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Java example source code file (userguide.xml)

This example Java source code file (userguide.xml) is included in the alvinalexander.com "Java Source Code Warehouse" project. The intent of this project is to help you "Learn Java by Example" TM.

Learn more about this Java project at its project page.

Java - Java tags/keywords

again, conversion, formatting, iso-4217, japanese, java, jdk, joda-money, main, the, there, this

The userguide.xml Java example source code

<?xml version="1.0" encoding="ISO-8859-1"?>

<document>

 <properties>
  <title>User guide
  <author>Stephen Colebourne
 </properties>

 <body>

<section name="User guide">
<p>
Joda-Money is a small Java library providing classes to store, format and parse amounts of money.
This is a brief user guide to the features available.
</p>
</section>


<section name="Main classes">
<p>
There are two main classes which are both based on <code>BigDecimal:
<ul>
<li>Money - an amount in a single currency where the decimal places is determined by the currency
<li>BigMoney - an amount in a single currency where there is no restriction on the scale
</ul>
</p>
<p>
For example, the currencies of US dollars, Euros and British Pounds all use 2 decimal places,
thus a <code>Money instance for any of these currencies will have 2 decimal places.
By contrast, the Japanese Yen has 0 decimal places, and thus any <code>Money instance with that
currency will have 0 decimal places.
</p>
<p>
Instances of <code>BigMoney may have a scale that is positive or zero.
Negative scales are normalized to zero.
</p>
<p>
Conversion between a <code>Money and a BigMoney can be performed using the methods
<code>toBigMoney() and toMoney(). The latter optionally takes a rounding mode to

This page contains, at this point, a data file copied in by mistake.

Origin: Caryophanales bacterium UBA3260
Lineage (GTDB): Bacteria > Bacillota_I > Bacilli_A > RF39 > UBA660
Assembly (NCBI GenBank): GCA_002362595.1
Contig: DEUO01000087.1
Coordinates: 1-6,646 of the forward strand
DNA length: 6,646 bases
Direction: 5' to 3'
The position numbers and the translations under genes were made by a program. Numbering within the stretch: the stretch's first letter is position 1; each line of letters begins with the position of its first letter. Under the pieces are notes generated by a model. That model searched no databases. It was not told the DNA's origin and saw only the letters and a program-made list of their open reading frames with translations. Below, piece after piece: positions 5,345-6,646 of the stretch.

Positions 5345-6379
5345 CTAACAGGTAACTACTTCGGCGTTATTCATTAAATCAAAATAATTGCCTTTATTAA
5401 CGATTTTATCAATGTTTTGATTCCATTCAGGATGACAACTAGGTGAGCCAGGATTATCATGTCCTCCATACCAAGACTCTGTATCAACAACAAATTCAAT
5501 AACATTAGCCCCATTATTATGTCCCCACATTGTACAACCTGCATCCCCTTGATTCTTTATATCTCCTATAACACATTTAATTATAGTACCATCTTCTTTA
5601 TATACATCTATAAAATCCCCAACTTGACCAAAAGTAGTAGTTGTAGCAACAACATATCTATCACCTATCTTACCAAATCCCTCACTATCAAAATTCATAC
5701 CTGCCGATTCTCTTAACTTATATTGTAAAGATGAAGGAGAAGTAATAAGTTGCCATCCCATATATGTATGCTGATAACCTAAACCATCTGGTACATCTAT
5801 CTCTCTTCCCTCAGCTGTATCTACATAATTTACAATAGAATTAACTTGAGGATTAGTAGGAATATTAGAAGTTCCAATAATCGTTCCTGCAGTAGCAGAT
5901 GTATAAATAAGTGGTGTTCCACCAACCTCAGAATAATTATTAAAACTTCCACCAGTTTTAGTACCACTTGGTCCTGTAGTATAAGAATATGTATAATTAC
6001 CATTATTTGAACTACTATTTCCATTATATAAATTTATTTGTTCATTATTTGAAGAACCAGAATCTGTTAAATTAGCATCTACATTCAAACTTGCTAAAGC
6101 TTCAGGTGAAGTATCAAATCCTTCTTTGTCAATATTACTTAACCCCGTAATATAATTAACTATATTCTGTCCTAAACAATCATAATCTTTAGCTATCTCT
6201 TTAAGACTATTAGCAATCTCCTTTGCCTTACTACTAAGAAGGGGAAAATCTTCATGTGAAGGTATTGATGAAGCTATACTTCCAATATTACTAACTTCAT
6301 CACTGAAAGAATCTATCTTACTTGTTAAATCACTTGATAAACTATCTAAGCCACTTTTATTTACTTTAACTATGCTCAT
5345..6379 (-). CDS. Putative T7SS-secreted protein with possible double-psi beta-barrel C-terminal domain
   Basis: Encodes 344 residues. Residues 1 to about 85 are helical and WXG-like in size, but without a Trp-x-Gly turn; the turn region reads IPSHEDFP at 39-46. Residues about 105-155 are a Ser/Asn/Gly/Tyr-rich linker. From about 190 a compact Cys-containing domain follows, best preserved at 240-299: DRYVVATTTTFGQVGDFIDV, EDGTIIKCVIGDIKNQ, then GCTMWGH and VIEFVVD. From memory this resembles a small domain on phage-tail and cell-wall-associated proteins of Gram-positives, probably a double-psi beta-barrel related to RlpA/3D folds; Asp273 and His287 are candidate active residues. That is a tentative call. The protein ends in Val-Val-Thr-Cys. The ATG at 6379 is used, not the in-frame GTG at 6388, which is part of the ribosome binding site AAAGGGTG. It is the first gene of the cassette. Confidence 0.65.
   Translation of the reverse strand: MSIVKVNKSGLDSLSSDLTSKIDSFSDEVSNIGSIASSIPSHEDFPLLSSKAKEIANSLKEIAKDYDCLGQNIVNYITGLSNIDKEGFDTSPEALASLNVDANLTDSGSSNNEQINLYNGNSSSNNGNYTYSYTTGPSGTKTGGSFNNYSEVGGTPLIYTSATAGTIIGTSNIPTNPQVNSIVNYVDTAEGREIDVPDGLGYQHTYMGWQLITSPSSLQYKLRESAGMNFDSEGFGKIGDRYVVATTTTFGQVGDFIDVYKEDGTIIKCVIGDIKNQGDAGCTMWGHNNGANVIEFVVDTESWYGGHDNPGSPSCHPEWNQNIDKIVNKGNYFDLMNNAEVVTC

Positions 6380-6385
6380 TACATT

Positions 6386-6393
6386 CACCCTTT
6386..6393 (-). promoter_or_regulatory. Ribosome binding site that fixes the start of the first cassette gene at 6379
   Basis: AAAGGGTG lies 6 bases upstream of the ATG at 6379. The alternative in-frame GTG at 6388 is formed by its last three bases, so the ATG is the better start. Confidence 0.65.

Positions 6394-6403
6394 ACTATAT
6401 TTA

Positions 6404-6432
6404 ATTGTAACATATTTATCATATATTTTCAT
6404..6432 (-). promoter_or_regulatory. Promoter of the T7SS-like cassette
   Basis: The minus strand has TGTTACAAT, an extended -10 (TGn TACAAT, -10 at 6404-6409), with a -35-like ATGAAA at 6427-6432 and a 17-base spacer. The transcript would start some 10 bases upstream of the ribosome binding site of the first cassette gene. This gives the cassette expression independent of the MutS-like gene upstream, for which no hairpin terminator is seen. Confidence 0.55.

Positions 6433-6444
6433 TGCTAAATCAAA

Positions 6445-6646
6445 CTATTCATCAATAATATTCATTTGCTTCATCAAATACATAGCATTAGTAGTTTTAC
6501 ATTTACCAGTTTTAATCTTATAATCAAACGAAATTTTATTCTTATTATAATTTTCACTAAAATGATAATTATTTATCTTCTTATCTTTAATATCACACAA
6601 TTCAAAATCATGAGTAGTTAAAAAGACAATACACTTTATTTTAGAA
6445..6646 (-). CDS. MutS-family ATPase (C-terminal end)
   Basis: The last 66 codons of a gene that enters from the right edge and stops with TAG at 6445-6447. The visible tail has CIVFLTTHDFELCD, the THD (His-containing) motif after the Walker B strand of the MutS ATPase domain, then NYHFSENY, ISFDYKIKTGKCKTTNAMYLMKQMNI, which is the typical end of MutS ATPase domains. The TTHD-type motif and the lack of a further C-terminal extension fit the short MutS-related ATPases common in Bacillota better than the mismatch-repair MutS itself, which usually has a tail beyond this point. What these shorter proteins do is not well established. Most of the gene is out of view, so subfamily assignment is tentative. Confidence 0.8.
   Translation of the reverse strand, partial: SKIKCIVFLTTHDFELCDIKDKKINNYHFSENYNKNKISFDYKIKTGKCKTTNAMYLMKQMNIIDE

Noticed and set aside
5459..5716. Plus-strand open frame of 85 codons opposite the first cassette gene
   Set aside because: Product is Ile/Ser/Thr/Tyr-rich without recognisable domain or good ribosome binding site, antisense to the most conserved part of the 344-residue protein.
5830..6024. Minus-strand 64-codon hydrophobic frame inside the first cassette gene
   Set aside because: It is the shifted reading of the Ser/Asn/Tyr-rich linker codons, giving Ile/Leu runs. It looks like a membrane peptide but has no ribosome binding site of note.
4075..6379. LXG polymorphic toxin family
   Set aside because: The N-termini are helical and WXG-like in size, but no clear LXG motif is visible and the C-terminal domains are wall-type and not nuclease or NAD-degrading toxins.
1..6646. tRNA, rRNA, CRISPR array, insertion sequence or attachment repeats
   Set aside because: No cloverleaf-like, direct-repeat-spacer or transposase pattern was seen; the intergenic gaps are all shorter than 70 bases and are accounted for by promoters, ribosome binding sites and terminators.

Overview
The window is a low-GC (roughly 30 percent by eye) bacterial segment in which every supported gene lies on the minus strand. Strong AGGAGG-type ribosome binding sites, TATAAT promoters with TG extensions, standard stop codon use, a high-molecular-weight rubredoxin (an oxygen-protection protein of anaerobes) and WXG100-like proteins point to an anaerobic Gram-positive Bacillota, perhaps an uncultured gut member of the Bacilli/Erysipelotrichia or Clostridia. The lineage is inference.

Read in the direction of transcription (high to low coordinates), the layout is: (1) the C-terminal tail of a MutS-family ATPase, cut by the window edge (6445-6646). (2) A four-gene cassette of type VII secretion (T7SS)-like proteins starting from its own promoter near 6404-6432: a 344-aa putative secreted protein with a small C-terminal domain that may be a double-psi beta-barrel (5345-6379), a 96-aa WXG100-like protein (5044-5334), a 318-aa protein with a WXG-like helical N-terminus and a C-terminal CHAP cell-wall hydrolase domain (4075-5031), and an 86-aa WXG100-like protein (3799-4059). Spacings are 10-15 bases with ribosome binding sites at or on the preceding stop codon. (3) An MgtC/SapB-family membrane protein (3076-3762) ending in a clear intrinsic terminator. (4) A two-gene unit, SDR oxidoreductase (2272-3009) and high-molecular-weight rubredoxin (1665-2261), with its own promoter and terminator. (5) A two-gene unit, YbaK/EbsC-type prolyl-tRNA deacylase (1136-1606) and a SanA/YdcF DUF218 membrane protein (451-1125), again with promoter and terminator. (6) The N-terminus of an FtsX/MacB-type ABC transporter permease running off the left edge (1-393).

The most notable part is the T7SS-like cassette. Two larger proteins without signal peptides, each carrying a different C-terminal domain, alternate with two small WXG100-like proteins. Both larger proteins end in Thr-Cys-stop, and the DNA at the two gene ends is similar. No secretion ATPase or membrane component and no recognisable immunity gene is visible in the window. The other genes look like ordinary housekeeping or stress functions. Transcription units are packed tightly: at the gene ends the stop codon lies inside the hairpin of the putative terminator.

handle the case where information must be lost.
</p>
<p>
Both classes implement the <code>BigMoneyProvider interface.
This allows many different classes, including user supplied classes, to interoperate with Joda-Money.
In application code, the best advice is to use the concrete types.
However, utility and framework code will typically use the interface.
The formatting code is a good example of this.
</p>
</section>


<section name="Currency information">
<p>
Joda-Money includes its own currency class as the implementation in the JDK is too restrictive.
The data for the Joda-Money class is provided by two configuration files.
</p>
<p>
The file <code>org/joda/money/MoneyData.csv holds a basic list of valid currencies.
The columns are as follows:
<ul>
<li>ISO-4217 currency code - three letters, mandatory
<li>ISO-4217 numeric code - from 1 to 999, set to -1 if no numeric code
<li>Number of decimal places in common usage - the supplied data is based on various sources
<li>Country codes - a list of ISO-3166-1country codes,
adjacent to one another and without separators</li>
</ul>
</p>
<p>
The library will load the first version of this file it finds in the classpath based on the
class loader that Joda-Money is loaded in.
</p>
<p>
The file <code>org/joda/money/MoneyDataExtension.csv holds any user extensions to the currency list.
It has the same file format as above.
This file is optional and not supplied by default.
Again, the first instance of the file on the classpath will be loaded.
</p>
</section>


<section name="Formatting">
<p>
Formatting is based around the <code>MoneyFormatterBuilder class.
The builder is used to create a suitable format which is then converted to an immutable <code>MoneyFormatter instance.
The format may contain localized aspects which can be use by calling <code>withLocale() on the formatter.
This returns a new formatter as it is immutable.
</p>
<p>
The symbol information for formatting is currently provided by the JDK.
</p>
<p>
<br />
</p>
<p>
<br />
</p>
</section>

</body>
</document>

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